Each of these Barnacles holds a little treasure in the form of stories about our beautiful community. Read through them, year after year, to learn the secrets of Lund - past and present.
Have a read of the Barnacle through the years!
THE HISTORY OF THE BARNACLE ONLINE
In 2014, an idea was tossed around by Teedie Kagume, of the Powell River Historical Museum, and Sandy Dunlop, current editor of the Barnacle, to have the Museum digitize all of the back issues from the newspaper’s debut in summer 1988. This idea blossomed into approval by the Lund Community Society to apply for a matching funds grant to the Irving K. Barber Learning Centre at UBC Library. In February of 2015, we learned we had been awarded the grant.
Finding a copy of all of the Barnacles was challenging; finding uncrumpled copies without coffee rings, pen doodles, and half-completed crosswords was even more so. Under each volunteer editor and staff, the paper had a different publishing schedule, so we may never know if the issues we could not find were ever even printed. So Lund! What follows are the issues we did find, and being able to save them from moths and to share them online is very satisfying.
Many thanks to:
The Powell River Historical Museum, especially Teedie Kzume, Bert Finnamore, and Doug Mobley
The Irving K. Barber Learning Centre at UBC Library
The Lund Community Society and its volunteers, especially Sandy Dunlop for initiating the project, Margaret Leitner for writing the grant, and Wendy Drummond for managing technology.
THE HISTORY OF THE LUND BARNACLE
One day in the early summer of 1988, a crowd formed on the Lund dock to see the 11’6” 300+lb six- gilled mud shark that had been recently caught. Among the gawkers were Bill Smith and Claire Heffernan, who took a photo of it. Bill said, “we should have a newspaper here where we could put stuff like this”. Claire agreed, and the Lund News soon hit the stands. It was on 12 pages of 11”x14” newsprint, hand typed with headings in calligraphy. Besides the photo of the shark, there were articles from the Lund School, the
Waterworks, the Regional Board, to name just a few. There was an interview with Claire and her passionate exposé on fish farming, and there was a contest to name the paper. Bill was the editor. It was free.
The next issue came out in the Fall of 1988, sold for fifty cents, and had a name, “The Lund Barnacle”, with the assurance “(will grow on you)” written below. Dan Mooney had come up with over fifty names and Bill chose that one. Claire says she may still have that list somewhere. Dan won a $50 gift certificate from Percy’s fish plant which they redeemed in prawns.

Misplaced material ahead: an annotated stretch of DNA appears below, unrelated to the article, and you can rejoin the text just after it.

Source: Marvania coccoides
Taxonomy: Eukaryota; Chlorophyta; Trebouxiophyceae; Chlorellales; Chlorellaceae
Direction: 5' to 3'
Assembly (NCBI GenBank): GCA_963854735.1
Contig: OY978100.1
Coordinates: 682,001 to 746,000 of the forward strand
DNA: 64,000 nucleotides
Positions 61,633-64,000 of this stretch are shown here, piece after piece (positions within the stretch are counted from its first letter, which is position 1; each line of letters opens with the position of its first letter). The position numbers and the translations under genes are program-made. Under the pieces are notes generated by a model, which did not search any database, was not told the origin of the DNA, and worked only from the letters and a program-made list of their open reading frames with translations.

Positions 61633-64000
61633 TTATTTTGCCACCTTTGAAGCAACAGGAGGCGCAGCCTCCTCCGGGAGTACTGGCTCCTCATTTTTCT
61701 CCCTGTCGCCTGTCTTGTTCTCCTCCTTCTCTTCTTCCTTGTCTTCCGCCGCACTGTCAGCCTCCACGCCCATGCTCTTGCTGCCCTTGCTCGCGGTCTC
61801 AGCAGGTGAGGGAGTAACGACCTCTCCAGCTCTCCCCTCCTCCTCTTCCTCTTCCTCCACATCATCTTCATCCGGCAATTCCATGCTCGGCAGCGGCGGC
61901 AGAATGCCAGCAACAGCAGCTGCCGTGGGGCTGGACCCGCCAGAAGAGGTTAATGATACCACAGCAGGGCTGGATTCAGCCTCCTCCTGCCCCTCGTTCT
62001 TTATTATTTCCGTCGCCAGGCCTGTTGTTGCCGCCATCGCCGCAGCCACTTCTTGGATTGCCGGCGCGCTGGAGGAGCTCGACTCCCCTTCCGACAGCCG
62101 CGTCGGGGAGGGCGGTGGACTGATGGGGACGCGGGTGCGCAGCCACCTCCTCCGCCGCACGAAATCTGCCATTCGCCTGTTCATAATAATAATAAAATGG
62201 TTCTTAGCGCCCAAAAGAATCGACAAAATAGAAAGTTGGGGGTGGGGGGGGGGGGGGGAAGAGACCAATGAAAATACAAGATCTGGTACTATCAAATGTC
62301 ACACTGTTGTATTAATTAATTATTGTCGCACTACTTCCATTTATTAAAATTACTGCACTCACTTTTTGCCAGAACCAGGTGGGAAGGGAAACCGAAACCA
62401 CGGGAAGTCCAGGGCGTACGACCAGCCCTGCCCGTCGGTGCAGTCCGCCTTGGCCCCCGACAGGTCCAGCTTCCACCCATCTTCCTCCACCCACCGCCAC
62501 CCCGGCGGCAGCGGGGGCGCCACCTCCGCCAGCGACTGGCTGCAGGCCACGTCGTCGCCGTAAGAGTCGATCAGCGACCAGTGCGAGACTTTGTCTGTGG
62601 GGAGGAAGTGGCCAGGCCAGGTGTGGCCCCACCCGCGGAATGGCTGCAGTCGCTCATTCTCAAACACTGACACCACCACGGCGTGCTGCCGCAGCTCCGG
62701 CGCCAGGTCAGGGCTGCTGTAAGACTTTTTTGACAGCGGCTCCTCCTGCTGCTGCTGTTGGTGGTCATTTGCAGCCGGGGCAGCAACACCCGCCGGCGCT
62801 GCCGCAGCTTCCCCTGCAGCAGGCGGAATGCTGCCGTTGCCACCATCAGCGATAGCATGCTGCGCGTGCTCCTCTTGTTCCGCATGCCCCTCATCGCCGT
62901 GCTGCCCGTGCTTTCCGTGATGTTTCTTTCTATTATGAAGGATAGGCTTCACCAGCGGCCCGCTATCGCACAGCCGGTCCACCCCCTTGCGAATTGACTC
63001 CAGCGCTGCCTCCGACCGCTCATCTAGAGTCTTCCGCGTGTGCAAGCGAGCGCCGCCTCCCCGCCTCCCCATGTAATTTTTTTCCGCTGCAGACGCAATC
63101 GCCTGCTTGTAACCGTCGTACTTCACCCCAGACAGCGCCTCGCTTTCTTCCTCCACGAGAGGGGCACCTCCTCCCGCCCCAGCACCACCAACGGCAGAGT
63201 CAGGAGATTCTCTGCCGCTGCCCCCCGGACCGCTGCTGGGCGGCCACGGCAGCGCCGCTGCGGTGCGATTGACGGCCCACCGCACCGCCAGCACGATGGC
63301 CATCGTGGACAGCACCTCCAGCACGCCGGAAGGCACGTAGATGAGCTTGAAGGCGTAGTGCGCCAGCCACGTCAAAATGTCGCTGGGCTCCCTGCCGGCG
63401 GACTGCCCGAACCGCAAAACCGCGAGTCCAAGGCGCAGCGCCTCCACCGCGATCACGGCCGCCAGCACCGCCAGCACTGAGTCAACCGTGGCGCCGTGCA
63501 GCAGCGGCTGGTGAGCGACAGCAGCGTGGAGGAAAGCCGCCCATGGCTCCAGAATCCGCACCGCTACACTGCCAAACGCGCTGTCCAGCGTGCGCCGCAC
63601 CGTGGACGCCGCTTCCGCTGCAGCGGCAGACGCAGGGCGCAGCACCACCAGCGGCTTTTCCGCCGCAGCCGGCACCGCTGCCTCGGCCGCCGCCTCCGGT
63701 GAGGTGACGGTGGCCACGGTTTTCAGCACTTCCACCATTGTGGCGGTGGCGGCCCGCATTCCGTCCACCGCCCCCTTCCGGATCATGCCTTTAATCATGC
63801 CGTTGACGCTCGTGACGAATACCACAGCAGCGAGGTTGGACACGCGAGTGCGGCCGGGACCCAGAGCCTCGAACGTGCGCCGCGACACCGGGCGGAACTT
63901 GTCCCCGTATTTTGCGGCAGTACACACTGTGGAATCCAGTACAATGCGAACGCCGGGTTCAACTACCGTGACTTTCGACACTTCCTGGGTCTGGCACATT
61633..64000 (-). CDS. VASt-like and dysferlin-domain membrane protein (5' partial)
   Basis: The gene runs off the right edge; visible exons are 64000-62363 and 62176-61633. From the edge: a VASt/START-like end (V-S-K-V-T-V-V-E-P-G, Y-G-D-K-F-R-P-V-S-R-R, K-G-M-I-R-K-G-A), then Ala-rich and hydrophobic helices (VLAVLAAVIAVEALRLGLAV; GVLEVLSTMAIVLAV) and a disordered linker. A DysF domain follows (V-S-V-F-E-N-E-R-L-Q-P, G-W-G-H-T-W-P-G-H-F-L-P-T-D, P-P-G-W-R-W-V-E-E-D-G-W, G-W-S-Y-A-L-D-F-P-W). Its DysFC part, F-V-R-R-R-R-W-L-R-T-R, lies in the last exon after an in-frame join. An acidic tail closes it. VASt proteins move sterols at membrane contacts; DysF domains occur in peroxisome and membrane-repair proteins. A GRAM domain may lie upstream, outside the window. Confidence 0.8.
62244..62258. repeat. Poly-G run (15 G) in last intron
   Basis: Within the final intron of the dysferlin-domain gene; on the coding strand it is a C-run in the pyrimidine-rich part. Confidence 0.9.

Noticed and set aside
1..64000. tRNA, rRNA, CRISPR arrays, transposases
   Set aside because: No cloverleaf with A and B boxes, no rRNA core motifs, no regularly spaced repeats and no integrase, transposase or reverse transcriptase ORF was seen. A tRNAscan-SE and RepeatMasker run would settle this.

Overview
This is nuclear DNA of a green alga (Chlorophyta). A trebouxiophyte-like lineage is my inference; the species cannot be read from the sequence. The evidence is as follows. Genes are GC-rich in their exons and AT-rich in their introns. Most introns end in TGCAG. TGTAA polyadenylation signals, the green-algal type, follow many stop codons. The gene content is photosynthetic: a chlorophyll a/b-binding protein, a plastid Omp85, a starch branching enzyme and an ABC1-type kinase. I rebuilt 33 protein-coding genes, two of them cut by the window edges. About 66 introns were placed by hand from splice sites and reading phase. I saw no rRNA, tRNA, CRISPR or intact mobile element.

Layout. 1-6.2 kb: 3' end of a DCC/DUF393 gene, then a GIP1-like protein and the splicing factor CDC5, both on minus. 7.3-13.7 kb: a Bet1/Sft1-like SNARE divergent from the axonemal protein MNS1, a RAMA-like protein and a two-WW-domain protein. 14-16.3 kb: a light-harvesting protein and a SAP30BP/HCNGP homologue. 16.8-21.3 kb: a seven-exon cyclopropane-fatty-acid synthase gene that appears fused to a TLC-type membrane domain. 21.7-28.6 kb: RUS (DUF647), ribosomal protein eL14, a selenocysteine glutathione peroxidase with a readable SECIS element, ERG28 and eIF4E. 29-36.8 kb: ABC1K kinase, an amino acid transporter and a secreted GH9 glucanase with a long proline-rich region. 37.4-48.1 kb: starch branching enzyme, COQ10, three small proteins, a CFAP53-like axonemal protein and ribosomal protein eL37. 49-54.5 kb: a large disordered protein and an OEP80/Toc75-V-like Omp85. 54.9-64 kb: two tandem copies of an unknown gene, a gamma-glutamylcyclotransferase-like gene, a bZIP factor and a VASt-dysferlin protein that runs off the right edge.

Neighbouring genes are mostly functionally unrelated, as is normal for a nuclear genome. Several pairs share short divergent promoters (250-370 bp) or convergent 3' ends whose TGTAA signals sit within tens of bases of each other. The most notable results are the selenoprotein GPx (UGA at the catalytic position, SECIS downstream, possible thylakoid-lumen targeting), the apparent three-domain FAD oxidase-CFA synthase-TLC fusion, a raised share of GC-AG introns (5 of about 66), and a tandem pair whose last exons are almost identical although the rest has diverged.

For the next ten years, to the summer of 1998, twenty issues in all, Bill was the editor or a contributor, along with many others: Jo Suche, Donna Huber, the entire Keays family, Anne Cameron, Siobhan James, Gordon Ellison, and more. The Barnacle in those years was full of interesting controversy, fun, news and reviews. It had some great covers and artwork by Keith Matheson, good photos of locals and local scenes, and lots of consciousness-raising articles on our threatened environment. In the winter of 1991 it went to $1.00, and from that point on, it was 28 pages fat and rich with community.
In April 1999, Valerie Durnin took over the editorial reins. The paper stayed newsprint, but increased in size to 11”x17” and came out with twelve pages close to once a month up to the winter of 2000/01, fourteen issues in all. That time period led up to the millenium, and Val researched museum archives and did an historical chronology and excellent interviews with some of Lund’s elders, accompanied by great old photos. There were interviews with younger folks too, asking for a look into the future of Lund. Len Ryan, Cor Landman, and Val contributed great photos of our beautiful surroundings and of our villagers enjoying the many events of the day. This was also the period during which the Hotel was sold, completely renovated, and grandly reopened. The Lund School closed and reopened in another form. Lots of things to write about! Regular contributors included Camille Davidson, Ted Durnin, Suzan Roos, Donna Huber, Margaret Ducharme, and Saundra Olsen, with three dozen others too many to name here.
Valerie now says the challenges of her job : “...were greatly overshadowed by the wonderful stories about the endlessly interesting people of Lund, and the incredible things the small and lively community gets done.”
From time to time there were no Barnacles published because there were no volunteers willing to take it on.
In the spring of 2002, Suzan Roos and Rianne Matz became editors and the Barnacle came out in a new size, 81⁄2” x11”, photocopied at the Lund Barnacle Community Centre on regular paper, sixteen pages, and sold for $2.00. Suzan and Rianne put out a year’s worth of issues, joined by Katrin Harry for the last issue. They had nice artwork (Rianne) and photos and contributions by three dozen Lundies during that time.
The next editor was Ann Snow, who began in July 2004 and published four issues a year, sixteen pages each, for the next six years, up to April 2010. Ann’s
photography was particularly sharp and clear, and she added colour starting in 2008. The number of contributors during that time is about fifty. Ann also added quite a bit of filler from the internet in the form of spoofs, jokes, and cartoons.
Eve Stegenga took over in July of 2010 for the next eight issues to summer 2013. There were about twenty contributors over that time. This brings us up to the present, 2014, when in January, I became editor. In researching this article, I managed to track down and read nearly all of these Barnacles. It was fascinating and I am truly humbled by the quality of what precedes me.
In the words of Bill Smith, “Go Barnacle!”